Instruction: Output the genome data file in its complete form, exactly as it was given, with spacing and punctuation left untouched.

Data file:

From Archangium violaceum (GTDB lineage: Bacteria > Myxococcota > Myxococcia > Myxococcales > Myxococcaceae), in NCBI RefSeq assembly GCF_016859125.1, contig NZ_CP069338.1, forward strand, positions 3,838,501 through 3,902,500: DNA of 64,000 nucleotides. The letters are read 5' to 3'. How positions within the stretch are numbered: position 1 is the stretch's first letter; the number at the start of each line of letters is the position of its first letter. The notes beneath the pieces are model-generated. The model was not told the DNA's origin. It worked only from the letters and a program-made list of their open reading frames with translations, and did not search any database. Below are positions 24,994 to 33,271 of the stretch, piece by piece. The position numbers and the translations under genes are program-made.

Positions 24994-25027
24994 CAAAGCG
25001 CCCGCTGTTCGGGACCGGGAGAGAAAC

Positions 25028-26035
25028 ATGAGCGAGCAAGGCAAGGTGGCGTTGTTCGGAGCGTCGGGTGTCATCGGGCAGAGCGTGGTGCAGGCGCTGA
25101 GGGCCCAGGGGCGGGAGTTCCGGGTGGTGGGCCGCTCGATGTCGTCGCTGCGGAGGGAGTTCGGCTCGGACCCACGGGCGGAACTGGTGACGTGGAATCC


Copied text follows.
From Archangium violaceum (GTDB lineage: Bacteria > Myxococcota > Myxococcia > Myxococcales > Myxococcaceae), in NCBI RefSeq assembly GCF_016859125.1, contig NZ_CP069338.1, forward strand, positions 3,838,501 through 3,902,500: DNA of 64,000 nucleotides. The letters are read 5' to 3'. How positions within the stretch are numbered: position 1 is the stretch's first letter; the number at the start of each line of letters is the position of its first letter. The notes beneath the pieces are model-generated. The model was not told the DNA's origin. It worked only from the letters and a program-made list of their open reading frames with translations, and did not search any database. Below are positions 24,994 to 33,271 of the stretch, piece by piece. The position numbers and the translations under genes are program-made.

Positions 24994-25027
24994 CAAAGCG
25001 CCCGCTGTTCGGGACCGGGAGAGAAAC

Positions 25028-26035
25028 ATGAGCGAGCAAGGCAAGGTGGCGTTGTTCGGAGCGTCGGGTGTCATCGGGCAGAGCGTGGTGCAGGCGCTGA
25101 GGGCCCAGGGGCGGGAGTTCCGGGTGGTGGGCCGCTCGATGTCGTCGCTGCGGAGGGAGTTCGGCTCGGACCCACGGGCGGAACTGGTGACGTGGAATCC